There’s a point in the story of London Dreams when Manjit (Salman Khan), a hard-boiled Punjabi from Bhatinda who has found sudden success as a rock star in Europe, is seduced into snorting cocaine and guzzling tequila shots. We see another such night of drugs in a nightclub, and in the very next scene, the rock star is in a drug rehabilitation clinic, shaking and whimpering!
This is as sanitized, and as puerile as a rock star movie can get. Rock On!!, the most celebrated, was antiseptic enough, although more sophisticated. London Dreams makes a joke out of the rock star movie. Director Vipul Amrutlal Shah is obviously clueless in this area.
Not so rocking: The members of London Dreams, a band in the film, are riven with jealousy.
The story goes: Arjun (Ajay Devgan) and Manjit or Mannu are childhood friends who hang out in Bhatinda’s mustard fields. Mannu’s father is a musician, but Mannu is not interested in learning the art himself. He, it turns out later, is an untrained, natural singer. Arjun, on the other hand, is passionate about music, but his father doesn’t allow him to learn because Arjun’s grandfather, who was a Sufi musician, once went to perform in London’s Wembley stadium and was tongue-tied when he saw the huge crowd. Arjun runs away to London when he gets an opportunity. He plays the flute on the road and earns money to train as a musician, forms a band, London Dreams, with two Pakistani boys and Priya, a Tamilian (Asin). Mannu joins the band later, and predictably enough, steals Arjun’s thunder and his secret love Priya, who Mannu calls “Chennai Express”.
It’s an expensive film, made with around Rs80 crore, and the money shows in the sweeping sets. As in his earlier films, Shah has made yet another big film—big, in the literal sense.
The script and performances fall woefully short. There are some genuinely funny moments when Mannu is up to his son-of-the-soil antics, but unfortunately, most of the funny moments arise because of the ludicrous situations in the plot. For example, Arjun whips himself until he bleeds when Priya distracts him from his music, and when he plots against his friend to grab the limelight. Everyone in the audience laughed aloud when that happened.
The two rock stars are too old to be true and laughable too; if you’re can’t be like Mick Jagger, you can’t pull off the sex-on-stage in your 40s.
Devgan is a fine actor trapped by his persona—the dark, brooding hero, as we know him. In this film, he’s a caricature of that persona. His intensity is exaggerated and unconvincing. Asin has little to do except dance in the background when Mannu and Arjun take centre stage. Khan plays up to his real-life image—that of a generous, impetuous, comical star. If London Dreams works at the box office, it would largely be because of Khan’s star appeal.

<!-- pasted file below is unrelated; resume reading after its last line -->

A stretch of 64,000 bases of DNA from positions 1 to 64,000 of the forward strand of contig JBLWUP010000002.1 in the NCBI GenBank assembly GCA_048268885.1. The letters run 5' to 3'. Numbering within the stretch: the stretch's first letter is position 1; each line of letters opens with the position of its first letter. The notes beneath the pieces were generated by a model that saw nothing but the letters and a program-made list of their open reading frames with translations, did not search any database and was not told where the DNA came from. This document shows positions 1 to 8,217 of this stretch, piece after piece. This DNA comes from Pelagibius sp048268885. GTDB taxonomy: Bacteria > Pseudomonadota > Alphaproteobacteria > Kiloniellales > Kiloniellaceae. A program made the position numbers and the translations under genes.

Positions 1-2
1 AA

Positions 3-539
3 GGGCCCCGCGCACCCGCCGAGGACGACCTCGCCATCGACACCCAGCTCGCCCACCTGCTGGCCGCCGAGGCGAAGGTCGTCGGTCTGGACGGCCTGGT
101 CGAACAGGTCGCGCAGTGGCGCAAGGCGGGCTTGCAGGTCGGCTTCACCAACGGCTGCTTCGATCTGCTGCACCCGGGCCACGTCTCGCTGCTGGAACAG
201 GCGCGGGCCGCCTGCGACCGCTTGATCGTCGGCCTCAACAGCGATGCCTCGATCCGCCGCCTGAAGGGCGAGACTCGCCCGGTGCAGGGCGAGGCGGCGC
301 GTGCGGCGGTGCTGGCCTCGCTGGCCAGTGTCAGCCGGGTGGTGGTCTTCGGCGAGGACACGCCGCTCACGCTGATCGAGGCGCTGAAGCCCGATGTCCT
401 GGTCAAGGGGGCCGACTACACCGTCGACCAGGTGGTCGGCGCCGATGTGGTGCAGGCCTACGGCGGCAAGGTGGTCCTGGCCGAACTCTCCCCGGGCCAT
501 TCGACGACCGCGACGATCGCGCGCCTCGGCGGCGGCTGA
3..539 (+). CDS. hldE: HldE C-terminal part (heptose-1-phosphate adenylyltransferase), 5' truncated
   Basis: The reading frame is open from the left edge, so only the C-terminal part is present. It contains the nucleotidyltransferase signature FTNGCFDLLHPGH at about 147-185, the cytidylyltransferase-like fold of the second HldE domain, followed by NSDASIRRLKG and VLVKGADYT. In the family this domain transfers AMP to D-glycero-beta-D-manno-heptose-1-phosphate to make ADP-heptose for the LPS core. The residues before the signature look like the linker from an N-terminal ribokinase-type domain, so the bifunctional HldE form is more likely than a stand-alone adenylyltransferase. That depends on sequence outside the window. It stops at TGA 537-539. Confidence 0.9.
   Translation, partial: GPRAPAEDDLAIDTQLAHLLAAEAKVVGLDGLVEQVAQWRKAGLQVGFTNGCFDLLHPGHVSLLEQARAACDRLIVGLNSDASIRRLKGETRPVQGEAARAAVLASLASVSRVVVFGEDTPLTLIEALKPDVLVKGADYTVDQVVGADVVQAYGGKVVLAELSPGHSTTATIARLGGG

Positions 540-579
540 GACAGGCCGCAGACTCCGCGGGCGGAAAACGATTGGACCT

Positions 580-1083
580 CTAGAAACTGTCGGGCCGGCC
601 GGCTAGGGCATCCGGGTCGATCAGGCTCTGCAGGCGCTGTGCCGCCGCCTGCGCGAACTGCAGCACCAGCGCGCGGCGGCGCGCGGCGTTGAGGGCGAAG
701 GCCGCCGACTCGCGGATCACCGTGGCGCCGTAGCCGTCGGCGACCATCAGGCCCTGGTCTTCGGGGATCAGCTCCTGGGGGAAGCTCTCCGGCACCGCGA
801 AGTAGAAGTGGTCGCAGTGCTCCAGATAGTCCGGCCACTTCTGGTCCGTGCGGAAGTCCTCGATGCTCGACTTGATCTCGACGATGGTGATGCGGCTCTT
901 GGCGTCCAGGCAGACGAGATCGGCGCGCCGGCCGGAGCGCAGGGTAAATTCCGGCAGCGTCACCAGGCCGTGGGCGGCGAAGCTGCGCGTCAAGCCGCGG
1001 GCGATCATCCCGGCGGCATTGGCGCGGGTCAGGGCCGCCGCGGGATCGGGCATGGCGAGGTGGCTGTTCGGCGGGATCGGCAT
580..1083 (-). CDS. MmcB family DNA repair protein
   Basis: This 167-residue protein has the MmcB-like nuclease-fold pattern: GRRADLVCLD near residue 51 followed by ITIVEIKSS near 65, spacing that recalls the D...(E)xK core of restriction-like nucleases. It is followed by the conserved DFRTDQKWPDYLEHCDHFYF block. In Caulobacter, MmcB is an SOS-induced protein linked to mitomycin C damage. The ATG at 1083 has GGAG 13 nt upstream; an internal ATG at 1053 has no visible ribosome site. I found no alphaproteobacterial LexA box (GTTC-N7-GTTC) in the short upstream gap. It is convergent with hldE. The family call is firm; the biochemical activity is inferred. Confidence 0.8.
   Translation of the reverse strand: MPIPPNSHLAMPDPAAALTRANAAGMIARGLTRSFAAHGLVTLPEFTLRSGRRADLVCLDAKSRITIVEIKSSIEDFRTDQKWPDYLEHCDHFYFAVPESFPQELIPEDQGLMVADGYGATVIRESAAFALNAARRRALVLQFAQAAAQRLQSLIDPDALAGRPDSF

The music, by Shankar, Ehsaan and Loy, has variety as well as depth—one of the best this year. But it’s difficult to survive all 160 minutes of London Dreams just because of its music.
Sujoy Ghosh’s Aladin was an anticipated film for the special effects that have gone into it—an entire fantasy town, genies vaporizing into life, magical human leaps and contortions. The film has all of that. Although the work can’t be compared with the best in this genre—the Harry Potter films, for example—the work is very competent; the best we have seen in a Hindi film so far.
But Aladin’s charm lies in its story and characters. It’s not an original, but a mish-mash of the classic tale of Aladin and the magic lamp, and Harry Potter. Aladin Chatterjee (Riteish Deshmukh), a shy, simple fellow who just wants to be liked, lives alone in an antiquated house in Khwaish town after the death of his parents and grandfather. The boys in the town bully him because of his name. When Jasmine, (Jacqueline Fernandez), a beautiful girl, joins the college, Aladin is enraptured. Once, while being bullied by the other boys into rubbing a lamp, Genius, the genie (Amitabh Bachchan) appears. Aladin’s life changes for the better, but only until Ring Master, an evil wizard, comes looking for the lamp Aladin possesses.
The story is not new, but making it Indian and contemporary is a challenge. Despite the fantasy, most scenes ring true. The humour is of the classic fairy-tale variety—you can’t help but chuckle when Aladin’s guitar turns into a multicoloured toad or when his face turns into a donkey’s.
A role where Bachchan plays a benevolent protector with a rough exterior never works against him. In parts, his histrionics are loud, but overall he carries it off with great ease. Deshmukh holds up to Bachchan; he is best in the comic scenes where he is the laughing stock. Refreshingly enough, Dutt fits into the part of the villain, and he is better here than in most of the roles we have seen him in recently.
Aladin is for everyone. But most of all, it’s a movie you want to take your children to.
London Dreams and Aladin released in theatres on Friday.